Millennials are projected to be the majority of the U.S. workforce by 2020–just a few years away.  This is a generation that is used to being connected. Millennials grew up with social platforms such as Facebook, Twitter and Google and they are comfortable sharing and engaging with people and information;  it’s a part of our daily life.  This is a generation that doesn’t know what it’s like to get 200 emails a day while sitting in a cubicle. Organizations need to adapt to this new generation of workers.

    A more attractive workplace

    Chances are that if you were to ask someone if they would rather work from an office or from their home, they would say their home (or co-working spot).  In a recent report released by Chess Media Group we found that 90% of workers believe that an organization offering flexible work environments is more attractive than an organization that does not.  For organizations that want to attract and retain top talent it almost seems essential that employees and contractors not be required to work full-time from corporate offices.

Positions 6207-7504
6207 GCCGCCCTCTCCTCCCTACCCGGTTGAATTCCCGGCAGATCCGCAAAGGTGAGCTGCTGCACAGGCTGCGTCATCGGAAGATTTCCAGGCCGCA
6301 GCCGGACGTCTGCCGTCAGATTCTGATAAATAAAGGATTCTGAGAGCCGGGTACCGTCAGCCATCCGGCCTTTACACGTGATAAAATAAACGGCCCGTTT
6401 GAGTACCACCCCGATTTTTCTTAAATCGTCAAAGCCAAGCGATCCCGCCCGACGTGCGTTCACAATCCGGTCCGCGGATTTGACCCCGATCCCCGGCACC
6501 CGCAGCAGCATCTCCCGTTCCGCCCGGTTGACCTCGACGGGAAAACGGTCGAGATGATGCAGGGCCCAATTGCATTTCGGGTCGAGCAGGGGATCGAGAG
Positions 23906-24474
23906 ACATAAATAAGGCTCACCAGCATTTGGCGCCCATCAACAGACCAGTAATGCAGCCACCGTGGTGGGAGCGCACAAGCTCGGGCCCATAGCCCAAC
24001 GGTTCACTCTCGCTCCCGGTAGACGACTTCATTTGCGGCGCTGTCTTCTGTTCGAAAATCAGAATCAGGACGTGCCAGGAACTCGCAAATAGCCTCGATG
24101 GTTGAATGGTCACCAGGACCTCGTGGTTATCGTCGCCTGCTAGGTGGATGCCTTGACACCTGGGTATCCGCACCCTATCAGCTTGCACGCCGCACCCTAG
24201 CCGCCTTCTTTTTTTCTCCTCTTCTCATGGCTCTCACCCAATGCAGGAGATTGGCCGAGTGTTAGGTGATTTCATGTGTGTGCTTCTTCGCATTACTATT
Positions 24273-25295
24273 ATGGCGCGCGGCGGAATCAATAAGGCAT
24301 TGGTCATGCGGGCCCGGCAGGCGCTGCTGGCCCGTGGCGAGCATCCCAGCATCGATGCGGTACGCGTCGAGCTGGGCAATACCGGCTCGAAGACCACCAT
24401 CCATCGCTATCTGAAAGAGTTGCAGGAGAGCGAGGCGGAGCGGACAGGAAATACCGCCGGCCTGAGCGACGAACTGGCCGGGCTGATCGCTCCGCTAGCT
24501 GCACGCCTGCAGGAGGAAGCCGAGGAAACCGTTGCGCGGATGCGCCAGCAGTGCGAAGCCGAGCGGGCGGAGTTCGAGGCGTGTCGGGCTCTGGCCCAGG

Companies save money

    Companies spend a massive amount of money on real estate space to house their employees and contractors. TELUS, a telecommunications company based in Canada has a global goal of making a majority of their workforce work remotely either full-time or part time. They want to get rid of some of their massive buildings that they are spending a large amount of money on. Companies also have to spend money on office equipment, internet, amenities, and a host of other things. Depending on the size of the company the potential cost savings here is in the millions per year for a single company.